The NY Times published an opinion piece today by a George Washington University sophomore named Blake Flayton. Flayton describes himself as a gay, progressive Jew who supports all the usual left wing causes. But on his campus, that is no longer enough because of one thing: He supports the existence of Israel. As a result, he has been attacked as an “apartheid-enabler” and a “colonial apologist.”

As a sophomore at George Washington University, whose student government last year passed the Boycott, Divestment and Sanctions proposal, I now find myself pushed to the fringes of a movement I thought I was at the heart of, marginalized as someone suspicious at best and oppressive at worst. This is because I am a Zionist. It is because I, like 95 percent of American Jews, support Israel…

My view is not at all shared by the progressive activist crowd I encountered on campus. They have made it abundantly clear to me and other Jews on campus that any form of Zionism — even my own liberal variant, which criticizes various policies of Israel’s prime minister, Benjamin Netanyahu, and seeks a just two-state solution to the Israeli-Palestinian conflict — is a political nonstarter. For this group at my school, and similar groups on campuses and cities around the country, Zionism itself is, to parrot the Soviet propaganda of several decades ago, racist. And anybody who so dares to utter the words “right to exist” is undeniably a proponent of racism…

After the Israeli election in April, I spent a week explaining to my classmates that there were plenty of people in Israel who didn’t vote for Mr. Netanyahu’s Likud party, just as there were and are many Americans who oppose President Donald Trump, only to be called an “apartheid-enabler,” a “baby killer” and a “colonial apologist” by my peers in person and on social media…

This is our new normal. On college campuses and in progressive circles across the country, it does not matter if you strongly oppose the right-wing leadership in Israel; if you are a Zionist, you are seen as the enemy. It does not matter if you think President Trump is a monster for smearing Ilhan Omar and Rashida Tlaib; I have been branded “irredeemably problematic” on G.W.’s campus because of my unwillingness to unconditionally support their politics.

Welcome to the party, pal. Seriously, the left-wing attitude he describes is extremely familiar to anyone on the right. It’s a miserable experience to have your views flattened into a one-dimensional caricature by an angry mob, but it’s what the campus left does these days. There’s no room for nuance or discussion. You either accept the far left view in every particular or you get shouted down as a racist, sexist, homophobic bigot.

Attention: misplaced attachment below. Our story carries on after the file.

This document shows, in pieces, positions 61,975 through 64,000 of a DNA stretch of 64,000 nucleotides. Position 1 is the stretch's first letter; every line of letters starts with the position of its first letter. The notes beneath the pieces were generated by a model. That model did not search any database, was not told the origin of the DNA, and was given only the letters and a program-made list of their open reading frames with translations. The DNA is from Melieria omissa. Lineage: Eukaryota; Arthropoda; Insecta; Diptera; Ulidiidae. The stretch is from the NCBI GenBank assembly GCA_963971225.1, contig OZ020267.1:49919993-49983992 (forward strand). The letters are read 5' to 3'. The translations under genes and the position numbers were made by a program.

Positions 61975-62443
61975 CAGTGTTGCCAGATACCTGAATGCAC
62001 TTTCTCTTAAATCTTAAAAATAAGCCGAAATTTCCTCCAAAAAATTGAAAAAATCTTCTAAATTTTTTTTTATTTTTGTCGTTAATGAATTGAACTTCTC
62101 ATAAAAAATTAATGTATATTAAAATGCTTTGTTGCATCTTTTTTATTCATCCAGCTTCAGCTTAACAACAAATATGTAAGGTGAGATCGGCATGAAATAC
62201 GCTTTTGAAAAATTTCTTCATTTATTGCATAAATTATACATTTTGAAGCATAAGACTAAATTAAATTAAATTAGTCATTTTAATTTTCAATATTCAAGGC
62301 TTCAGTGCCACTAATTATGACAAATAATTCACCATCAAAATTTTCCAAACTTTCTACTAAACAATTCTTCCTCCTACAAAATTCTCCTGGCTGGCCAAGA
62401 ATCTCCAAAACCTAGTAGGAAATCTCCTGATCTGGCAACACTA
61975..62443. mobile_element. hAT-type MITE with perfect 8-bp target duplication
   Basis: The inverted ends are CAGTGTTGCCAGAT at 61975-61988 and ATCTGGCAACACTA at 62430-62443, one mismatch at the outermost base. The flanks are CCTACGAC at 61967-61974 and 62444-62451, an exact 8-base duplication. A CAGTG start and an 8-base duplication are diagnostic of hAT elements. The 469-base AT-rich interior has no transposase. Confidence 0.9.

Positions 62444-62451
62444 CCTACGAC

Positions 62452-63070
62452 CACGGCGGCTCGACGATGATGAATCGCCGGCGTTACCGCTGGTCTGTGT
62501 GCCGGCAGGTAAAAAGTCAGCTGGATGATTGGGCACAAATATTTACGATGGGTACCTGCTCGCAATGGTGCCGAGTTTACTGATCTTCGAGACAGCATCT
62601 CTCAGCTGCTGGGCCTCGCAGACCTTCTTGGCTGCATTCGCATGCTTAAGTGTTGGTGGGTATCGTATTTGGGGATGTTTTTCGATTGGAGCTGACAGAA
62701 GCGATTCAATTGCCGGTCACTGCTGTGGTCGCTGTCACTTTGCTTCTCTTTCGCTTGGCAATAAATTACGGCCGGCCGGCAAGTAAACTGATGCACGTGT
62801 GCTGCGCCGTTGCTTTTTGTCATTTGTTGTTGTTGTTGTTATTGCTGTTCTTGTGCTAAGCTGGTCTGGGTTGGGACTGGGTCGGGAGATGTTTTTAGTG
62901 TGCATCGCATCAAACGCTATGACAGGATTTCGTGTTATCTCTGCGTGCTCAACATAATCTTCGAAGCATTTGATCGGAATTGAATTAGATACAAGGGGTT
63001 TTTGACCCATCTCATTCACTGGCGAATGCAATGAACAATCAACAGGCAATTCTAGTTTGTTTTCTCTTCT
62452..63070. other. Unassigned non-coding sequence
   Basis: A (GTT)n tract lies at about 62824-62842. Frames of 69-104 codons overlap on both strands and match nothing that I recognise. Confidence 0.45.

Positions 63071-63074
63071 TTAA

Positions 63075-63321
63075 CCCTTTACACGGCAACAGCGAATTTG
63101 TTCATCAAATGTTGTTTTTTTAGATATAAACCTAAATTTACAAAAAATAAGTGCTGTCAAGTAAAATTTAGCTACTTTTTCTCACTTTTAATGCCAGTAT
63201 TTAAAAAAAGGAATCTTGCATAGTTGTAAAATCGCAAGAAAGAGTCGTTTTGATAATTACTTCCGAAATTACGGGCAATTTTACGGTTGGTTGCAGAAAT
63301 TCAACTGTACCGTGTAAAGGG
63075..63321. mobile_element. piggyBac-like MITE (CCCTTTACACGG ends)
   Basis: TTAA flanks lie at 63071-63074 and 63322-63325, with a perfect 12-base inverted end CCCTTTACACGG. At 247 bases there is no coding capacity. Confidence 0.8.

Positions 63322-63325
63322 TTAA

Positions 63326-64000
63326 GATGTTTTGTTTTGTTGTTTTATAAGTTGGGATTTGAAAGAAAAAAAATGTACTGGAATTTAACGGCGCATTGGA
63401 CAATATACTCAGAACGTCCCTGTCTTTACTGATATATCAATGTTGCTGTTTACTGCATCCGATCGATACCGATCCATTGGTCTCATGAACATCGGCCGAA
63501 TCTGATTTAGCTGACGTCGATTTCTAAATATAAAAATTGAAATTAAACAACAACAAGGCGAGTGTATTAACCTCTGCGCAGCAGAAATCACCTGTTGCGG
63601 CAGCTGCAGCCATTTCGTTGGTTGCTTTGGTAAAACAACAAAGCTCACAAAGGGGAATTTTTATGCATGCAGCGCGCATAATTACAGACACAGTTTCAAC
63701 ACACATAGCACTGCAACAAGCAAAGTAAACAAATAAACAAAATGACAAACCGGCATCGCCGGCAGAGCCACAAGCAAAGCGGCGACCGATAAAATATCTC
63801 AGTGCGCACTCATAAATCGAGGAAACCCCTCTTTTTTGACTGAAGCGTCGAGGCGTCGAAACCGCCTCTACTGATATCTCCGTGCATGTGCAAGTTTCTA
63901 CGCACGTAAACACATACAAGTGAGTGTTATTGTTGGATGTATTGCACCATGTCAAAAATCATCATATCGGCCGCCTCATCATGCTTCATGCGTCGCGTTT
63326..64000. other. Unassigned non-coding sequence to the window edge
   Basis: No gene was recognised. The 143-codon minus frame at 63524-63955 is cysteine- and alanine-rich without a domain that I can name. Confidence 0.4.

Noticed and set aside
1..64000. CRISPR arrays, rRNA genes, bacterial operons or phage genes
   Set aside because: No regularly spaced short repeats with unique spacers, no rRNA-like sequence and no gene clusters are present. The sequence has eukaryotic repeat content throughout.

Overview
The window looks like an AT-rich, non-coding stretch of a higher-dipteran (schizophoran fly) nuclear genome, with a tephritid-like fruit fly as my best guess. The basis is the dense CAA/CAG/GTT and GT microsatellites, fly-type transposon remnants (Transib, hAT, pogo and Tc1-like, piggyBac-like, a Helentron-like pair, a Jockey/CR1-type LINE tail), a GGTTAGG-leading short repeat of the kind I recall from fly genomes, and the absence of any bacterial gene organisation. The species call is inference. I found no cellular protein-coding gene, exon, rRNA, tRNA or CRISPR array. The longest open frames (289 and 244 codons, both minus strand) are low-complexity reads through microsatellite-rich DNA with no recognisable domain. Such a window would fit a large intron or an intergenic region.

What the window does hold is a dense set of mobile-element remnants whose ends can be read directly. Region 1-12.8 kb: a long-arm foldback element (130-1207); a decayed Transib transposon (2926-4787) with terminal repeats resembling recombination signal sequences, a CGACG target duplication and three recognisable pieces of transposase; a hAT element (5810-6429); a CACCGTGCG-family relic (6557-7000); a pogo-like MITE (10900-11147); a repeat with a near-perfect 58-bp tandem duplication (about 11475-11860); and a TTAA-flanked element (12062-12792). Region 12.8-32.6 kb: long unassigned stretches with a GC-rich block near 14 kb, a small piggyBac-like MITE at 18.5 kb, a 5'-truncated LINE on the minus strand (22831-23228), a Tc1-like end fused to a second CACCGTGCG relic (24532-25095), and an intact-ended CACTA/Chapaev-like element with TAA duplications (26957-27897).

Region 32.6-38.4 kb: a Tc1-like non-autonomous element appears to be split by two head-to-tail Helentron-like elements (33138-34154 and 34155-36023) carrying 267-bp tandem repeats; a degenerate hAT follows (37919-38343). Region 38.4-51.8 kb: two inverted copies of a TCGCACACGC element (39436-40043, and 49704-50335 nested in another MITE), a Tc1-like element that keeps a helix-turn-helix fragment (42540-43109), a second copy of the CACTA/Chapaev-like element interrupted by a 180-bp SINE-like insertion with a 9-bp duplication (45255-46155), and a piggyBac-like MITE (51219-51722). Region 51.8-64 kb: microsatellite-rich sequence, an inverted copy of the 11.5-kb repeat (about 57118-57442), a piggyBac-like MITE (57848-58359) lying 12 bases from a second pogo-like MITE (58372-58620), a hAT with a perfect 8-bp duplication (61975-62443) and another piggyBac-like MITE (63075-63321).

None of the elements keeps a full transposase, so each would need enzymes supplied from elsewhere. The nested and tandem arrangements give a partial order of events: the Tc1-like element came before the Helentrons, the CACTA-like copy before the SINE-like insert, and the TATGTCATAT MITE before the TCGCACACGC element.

It’s often instructive to read the comments at the NY Times. In this case, the most recommended comments seem about evenly split between people arguing that anti-Zionism is not anti-Semitism, and others who have experienced the same awful treatment by the left:

From one gay, left-wing Jew to another: I fear the situation is even worse. The protests and articles on my own campus reveal a stunning lack of clarity and knowledge of the most basic facts related to Israel, Palestine, and the conflicts thereof. This “issue” has become an ill-informed proxy for a number of other, often non-related issues to be processed and understood. I’ve resisted acknowledging an anti-Zionism/anti-Semitism relationship for a while, but it’s becoming clear that Jews are, once again, becoming the scapegoats for the ills of the world.

Here’s another one:

I too share your urgent concerns about this issue, and like you can scarcely believe that the political party that has been my home for almost 60 years has been co-opted by such ignorant, myopic and unreasonable forces.

Nearly all of the comments appear to be coming from progressives but this one sounded more like a conservative and I couldn’t agree more:

As this article demonstrates, the mob is drunk with power, indiscriminate, cancelling its own, whatever.

Why anyone is surprised by this is what is really surprising.

Seth Mandel published a thread about this piece on Twitter. He concluded by highlighting this video shot yesterday at Vassar College:

This is exactly the same cancel culture behavior we routinely see directed at conservatives who come to speak on campus. I guess my point is that I have no doubt this is a real problem for pro-Israel progressive students like the author of the NY Times piece. He’s right about what he’s seeing and describing. But I think he only needs to lift his head a bit more to realize he’s experiencing a small portion of a much bigger problem with the campus left.